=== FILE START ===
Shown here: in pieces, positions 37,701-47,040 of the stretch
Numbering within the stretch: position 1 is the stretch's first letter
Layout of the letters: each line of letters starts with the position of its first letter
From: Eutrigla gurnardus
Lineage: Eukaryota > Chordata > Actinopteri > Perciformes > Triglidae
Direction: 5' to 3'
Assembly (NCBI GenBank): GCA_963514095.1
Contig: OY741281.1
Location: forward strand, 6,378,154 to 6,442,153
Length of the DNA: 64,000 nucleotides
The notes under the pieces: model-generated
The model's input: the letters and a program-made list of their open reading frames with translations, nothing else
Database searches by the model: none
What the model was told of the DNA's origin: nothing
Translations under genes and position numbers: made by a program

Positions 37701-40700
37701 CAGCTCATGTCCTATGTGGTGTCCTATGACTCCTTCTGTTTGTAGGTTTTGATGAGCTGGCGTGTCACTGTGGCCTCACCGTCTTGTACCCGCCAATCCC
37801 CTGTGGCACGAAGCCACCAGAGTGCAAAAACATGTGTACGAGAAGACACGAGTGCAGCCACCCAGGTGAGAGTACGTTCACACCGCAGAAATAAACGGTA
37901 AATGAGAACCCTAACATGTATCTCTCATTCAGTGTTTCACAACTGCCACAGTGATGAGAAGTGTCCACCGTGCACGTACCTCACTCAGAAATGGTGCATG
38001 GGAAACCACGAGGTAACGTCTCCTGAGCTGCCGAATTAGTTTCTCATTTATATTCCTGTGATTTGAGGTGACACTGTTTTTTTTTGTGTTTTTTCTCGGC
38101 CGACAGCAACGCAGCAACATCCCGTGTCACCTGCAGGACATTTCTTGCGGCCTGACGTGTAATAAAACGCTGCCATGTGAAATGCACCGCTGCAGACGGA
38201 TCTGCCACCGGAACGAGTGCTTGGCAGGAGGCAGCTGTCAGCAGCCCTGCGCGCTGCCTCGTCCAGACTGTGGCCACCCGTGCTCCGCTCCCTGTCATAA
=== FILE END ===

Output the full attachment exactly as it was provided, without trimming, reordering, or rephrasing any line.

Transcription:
Shown here: in pieces, positions 37,701-47,040 of the stretch
Numbering within the stretch: position 1 is the stretch's first letter
Layout of the letters: each line of letters starts with the position of its first letter
From: Eutrigla gurnardus
Lineage: Eukaryota > Chordata > Actinopteri > Perciformes > Triglidae
Direction: 5' to 3'
Assembly (NCBI GenBank): GCA_963514095.1
Contig: OY741281.1
Location: forward strand, 6,378,154 to 6,442,153
Length of the DNA: 64,000 nucleotides
The notes under the pieces: model-generated
The model's input: the letters and a program-made list of their open reading frames with translations, nothing else
Database searches by the model: none
What the model was told of the DNA's origin: nothing
Translations under genes and position numbers: made by a program

Positions 37701-40700
37701 CAGCTCATGTCCTATGTGGTGTCCTATGACTCCTTCTGTTTGTAGGTTTTGATGAGCTGGCGTGTCACTGTGGCCTCACCGTCTTGTACCCGCCAATCCC
37801 CTGTGGCACGAAGCCACCAGAGTGCAAAAACATGTGTACGAGAAGACACGAGTGCAGCCACCCAGGTGAGAGTACGTTCACACCGCAGAAATAAACGGTA
37901 AATGAGAACCCTAACATGTATCTCTCATTCAGTGTTTCACAACTGCCACAGTGATGAGAAGTGTCCACCGTGCACGTACCTCACTCAGAAATGGTGCATG
38001 GGAAACCACGAGGTAACGTCTCCTGAGCTGCCGAATTAGTTTCTCATTTATATTCCTGTGATTTGAGGTGACACTGTTTTTTTTTGTGTTTTTTCTCGGC
38101 CGACAGCAACGCAGCAACATCCCGTGTCACCTGCAGGACATTTCTTGCGGCCTGACGTGTAATAAAACGCTGCCATGTGAAATGCACCGCTGCAGACGGA
38201 TCTGCCACCGGAACGAGTGCTTGGCAGGAGGCAGCTGTCAGCAGCCCTGCGCGCTGCCTCGTCCAGACTGTGGCCACCCGTGCTCCGCTCCCTGTCATAA